We keep seeing new housing developments named after the environmental reality that had been existing at that site before the housing development was built. So, for example, a forest of cedar trees is clear-cut and replaced by a housing development called “Cedar Park.” This happens a lot.
So, we can use that strategy to oppose the housing development that is planned for the NW Olympia location where the Sundberg Gravel Pit, a Weyerhaeuser log yard, and a toxic waste site have existed. Let’s start now to publicly – and repeatedly – refer to the proposed housing development as “Toxic Waste Estates.” Let’s see if we can get that name to stick if we mention it often enough in our communications with the public, local governments, etc.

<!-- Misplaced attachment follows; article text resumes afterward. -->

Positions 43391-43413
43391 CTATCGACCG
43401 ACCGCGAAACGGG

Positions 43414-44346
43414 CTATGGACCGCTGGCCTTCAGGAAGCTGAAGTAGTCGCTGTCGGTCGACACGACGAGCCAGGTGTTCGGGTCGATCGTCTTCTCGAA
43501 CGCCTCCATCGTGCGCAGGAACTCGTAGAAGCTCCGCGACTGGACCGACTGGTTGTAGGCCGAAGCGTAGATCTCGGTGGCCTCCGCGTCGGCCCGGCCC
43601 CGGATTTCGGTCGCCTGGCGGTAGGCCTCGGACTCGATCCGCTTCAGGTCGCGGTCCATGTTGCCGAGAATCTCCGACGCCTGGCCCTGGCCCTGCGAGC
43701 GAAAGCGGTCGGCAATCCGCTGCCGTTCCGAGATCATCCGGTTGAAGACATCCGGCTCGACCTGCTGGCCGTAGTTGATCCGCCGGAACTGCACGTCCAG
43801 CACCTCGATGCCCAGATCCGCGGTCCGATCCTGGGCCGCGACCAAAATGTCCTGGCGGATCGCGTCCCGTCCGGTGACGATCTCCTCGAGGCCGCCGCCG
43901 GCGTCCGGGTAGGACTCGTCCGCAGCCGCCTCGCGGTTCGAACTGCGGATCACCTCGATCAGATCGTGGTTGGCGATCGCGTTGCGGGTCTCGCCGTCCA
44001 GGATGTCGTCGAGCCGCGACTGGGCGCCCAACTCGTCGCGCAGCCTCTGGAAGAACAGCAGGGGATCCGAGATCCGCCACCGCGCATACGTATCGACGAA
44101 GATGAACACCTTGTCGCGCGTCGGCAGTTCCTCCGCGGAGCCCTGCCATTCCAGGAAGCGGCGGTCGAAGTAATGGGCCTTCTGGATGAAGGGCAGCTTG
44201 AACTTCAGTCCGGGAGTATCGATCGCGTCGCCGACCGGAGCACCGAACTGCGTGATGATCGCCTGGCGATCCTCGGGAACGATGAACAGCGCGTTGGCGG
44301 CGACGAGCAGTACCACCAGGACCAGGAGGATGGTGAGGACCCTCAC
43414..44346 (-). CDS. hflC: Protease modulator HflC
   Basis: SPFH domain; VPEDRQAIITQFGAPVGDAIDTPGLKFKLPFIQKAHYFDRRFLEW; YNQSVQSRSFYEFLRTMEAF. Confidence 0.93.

We can make this housing development TOXIC in local government decision-making, TOXIC in public perceptions, and TOXIC in the real estate market. If that name sticks, we can make the proposed housing project so scary and unpopular that we can stop the momentum toward approving and building it.